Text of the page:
Please enter your username or the email address associated with the account so we can help you reset your password.
Customer Lifetime Value (CLV) is defined as the predicted dollar amount a customer is worth over the course of their relationship with a business, from first through final transaction. To increase CLV, it’s important to focus on achieving larger per-customer spends and increasing the length of the average transactional relationship.
How do you do this? Well, looking at consumer behavioral psychology can certainly help point you in the right direction. Behavioral psychology reveals why people are driven to purchase, how they weigh transactional experiences and, overall, what matters most as they make the decision to remain loyal or churn.
Here are 7 psychological “tricks” that can help you increase your Customer Lifetime Value…
Here’s a massive surprise: people can be kinda lazy. (I hope you’re not actually surprised by this.)
If you present your customers with an opportunity – no matter how incredible it could be for them – and that opportunity sounds like it requires a large investment of time, effort or money, you’re going to struggle to see engagement. Conversely, when something is broken into manageable chunks and parameters are minimal, people are more likely to engage.
This is because people are more likely to take action when they know they can succeed. It’s the difference in offering $100 off a $1,000 purchase or $10 off a $100 purchase. In the mind of the average consumer, it’s easier to hit the $100 benchmark for a reward than it is to reach $1,000. In both situations, you’re essentially offering up to 10% off a purchase, but it comes down to perception. People perceive $100 as a more accessible point of entry to take advantage of the offer.
Another benefit to leveraging the power of making small requests of your customers is that you can eventually successfully ask for larger requests. This is what’s known as the Foot-in-the-Door technique. It’s the belief that as consumers get used to saying yes to small requests, they’re building a relationship with the brand doing the asking. After a point, the relationship is strong enough that the asks can incrementally grow and the consumer won’t mind, they’ll still say yes because of a feeling of obligation.
People don’t mind being labelled. Really. And sometimes people actually enjoy being labelled so much that they begin to act in line with the label they’re given.
Loyalty programs adeptly leverage this bit of psychology when they label a customer as being more “senior” than others. Just take frequent flyer programs for example. They are usually tiered – Silver, Gold, Platinum, etc. – so that customers can constantly work toward a new level of seniority replete with new rewards and offers.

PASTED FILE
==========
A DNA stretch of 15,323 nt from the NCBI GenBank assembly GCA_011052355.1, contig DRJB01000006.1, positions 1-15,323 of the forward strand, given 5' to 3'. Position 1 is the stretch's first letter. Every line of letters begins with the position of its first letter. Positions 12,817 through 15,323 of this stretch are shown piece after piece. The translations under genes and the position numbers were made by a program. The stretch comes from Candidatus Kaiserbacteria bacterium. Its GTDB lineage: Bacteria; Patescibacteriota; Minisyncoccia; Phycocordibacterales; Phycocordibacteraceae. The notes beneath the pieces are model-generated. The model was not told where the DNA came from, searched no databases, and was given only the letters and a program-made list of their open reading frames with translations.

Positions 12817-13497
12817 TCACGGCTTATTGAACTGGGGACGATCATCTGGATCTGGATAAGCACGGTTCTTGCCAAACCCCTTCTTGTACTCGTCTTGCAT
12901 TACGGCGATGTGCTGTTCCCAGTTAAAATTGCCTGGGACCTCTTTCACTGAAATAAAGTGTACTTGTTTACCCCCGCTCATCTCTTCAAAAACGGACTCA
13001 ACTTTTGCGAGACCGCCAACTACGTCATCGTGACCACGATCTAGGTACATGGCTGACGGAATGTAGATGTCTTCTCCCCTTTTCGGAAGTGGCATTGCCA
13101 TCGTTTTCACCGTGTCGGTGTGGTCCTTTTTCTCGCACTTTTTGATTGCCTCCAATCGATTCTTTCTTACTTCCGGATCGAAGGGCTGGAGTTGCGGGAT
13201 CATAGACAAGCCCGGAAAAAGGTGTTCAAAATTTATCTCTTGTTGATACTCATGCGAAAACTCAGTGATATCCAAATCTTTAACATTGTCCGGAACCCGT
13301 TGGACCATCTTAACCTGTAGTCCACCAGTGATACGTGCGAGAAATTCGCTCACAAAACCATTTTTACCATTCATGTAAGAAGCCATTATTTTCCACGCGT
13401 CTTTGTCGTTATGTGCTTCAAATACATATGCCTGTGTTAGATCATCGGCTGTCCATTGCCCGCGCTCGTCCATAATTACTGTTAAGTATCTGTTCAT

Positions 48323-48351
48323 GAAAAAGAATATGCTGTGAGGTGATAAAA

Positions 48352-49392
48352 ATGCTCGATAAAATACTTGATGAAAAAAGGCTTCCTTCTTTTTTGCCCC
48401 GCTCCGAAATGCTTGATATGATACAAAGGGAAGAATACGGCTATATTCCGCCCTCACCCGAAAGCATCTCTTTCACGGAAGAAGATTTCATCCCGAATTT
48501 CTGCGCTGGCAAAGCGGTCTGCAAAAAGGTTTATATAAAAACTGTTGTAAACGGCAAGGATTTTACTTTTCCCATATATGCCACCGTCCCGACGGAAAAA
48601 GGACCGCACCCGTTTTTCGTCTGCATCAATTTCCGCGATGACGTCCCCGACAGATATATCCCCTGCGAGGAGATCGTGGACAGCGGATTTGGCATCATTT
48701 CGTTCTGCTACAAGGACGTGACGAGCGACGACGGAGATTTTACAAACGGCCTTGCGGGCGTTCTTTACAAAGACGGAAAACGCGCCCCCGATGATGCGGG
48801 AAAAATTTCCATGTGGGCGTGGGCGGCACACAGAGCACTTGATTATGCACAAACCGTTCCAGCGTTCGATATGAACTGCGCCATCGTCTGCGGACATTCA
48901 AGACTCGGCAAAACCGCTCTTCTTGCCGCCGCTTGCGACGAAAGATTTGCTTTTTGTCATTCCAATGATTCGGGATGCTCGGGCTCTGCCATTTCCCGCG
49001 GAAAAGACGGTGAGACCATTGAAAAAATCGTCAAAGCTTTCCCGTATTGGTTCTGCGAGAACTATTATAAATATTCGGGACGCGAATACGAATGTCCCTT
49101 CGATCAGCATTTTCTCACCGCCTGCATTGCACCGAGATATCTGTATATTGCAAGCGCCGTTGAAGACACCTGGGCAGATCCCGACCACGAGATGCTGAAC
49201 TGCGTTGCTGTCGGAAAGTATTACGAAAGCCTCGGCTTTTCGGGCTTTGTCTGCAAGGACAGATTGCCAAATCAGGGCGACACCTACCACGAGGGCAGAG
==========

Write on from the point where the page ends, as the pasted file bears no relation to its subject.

And the really effective bit is that as members view themselves as Silver Customers and Gold Customers, they grow more loyal to the brand doling out the special recognition, and they usually spend more, more frequently. Being recognized as a VIP makes customers feel good and they seek to repeat that feeling and reinforce that self-image as frequently as possible.
In a similar vein, give people a “team” or a value to align with that reflects and reinforces their own views. When your company stands for something – green initiatives, fair-trade practices, family-friendly pricing – you open the door for customers to agree with what you’re saying and form loyalties that way.
64% of customers connect with companies because of a shared set of values and 89% of American customers say they remain loyal to brands that share their values.
Have you grasped the idea yet that people act to preserve and promote their own self-image? After you’ve shared your brand values and found customers who connect with them, ask people to go public.
When your customers make a public commitment to do something, they’re not only more likely to follow through, they’ll receive a shot of “feel good” reinforcement that they’ve aligned with a set of values in a highly visible way.
People take in messages more effectively when they are easy to remember and even easier to process. Frequent, small updates are manageable, convey transparency and drive conversion whereas less frequent, larger downloads of information are overwhelming and off-putting.
If you’ve read any of our other posts, you know this is not new information, and you also know that video is one of the best vehicles for sharing easily digestible information. To be specific, 90% of the information humans take in is done visually. Visual information is processed faster and remembered 40% more reliably than text, and that number increases to 68% retention when both audio and visual senses are stimulated.
Excellent customer service experiences should come standard at your company, that’s Customer Retention 101. Take it a step further by occasionally surprising customers with a small but helpful treat like a free expedited shipping upgrade, a free how-to guide or even free sample products. Research shows even small and inexpensive gestures garner lasting favorability among customers.
This is important because reciprocity is an incredibly strong purchase motivator. People simply feel obligated to return favors. It’s the reason why customer service has such a high ROI.
These psychology hacks can lengthen the time a customer does business with your brand and increase the average amount they spend in each transaction, directly improving Customer Lifetime Value.
To read more about the impact of behavioral psychology on brand relationships, check out our post, Unlocking the Power of Video Marketing Using Behavioral Science.
View Original Article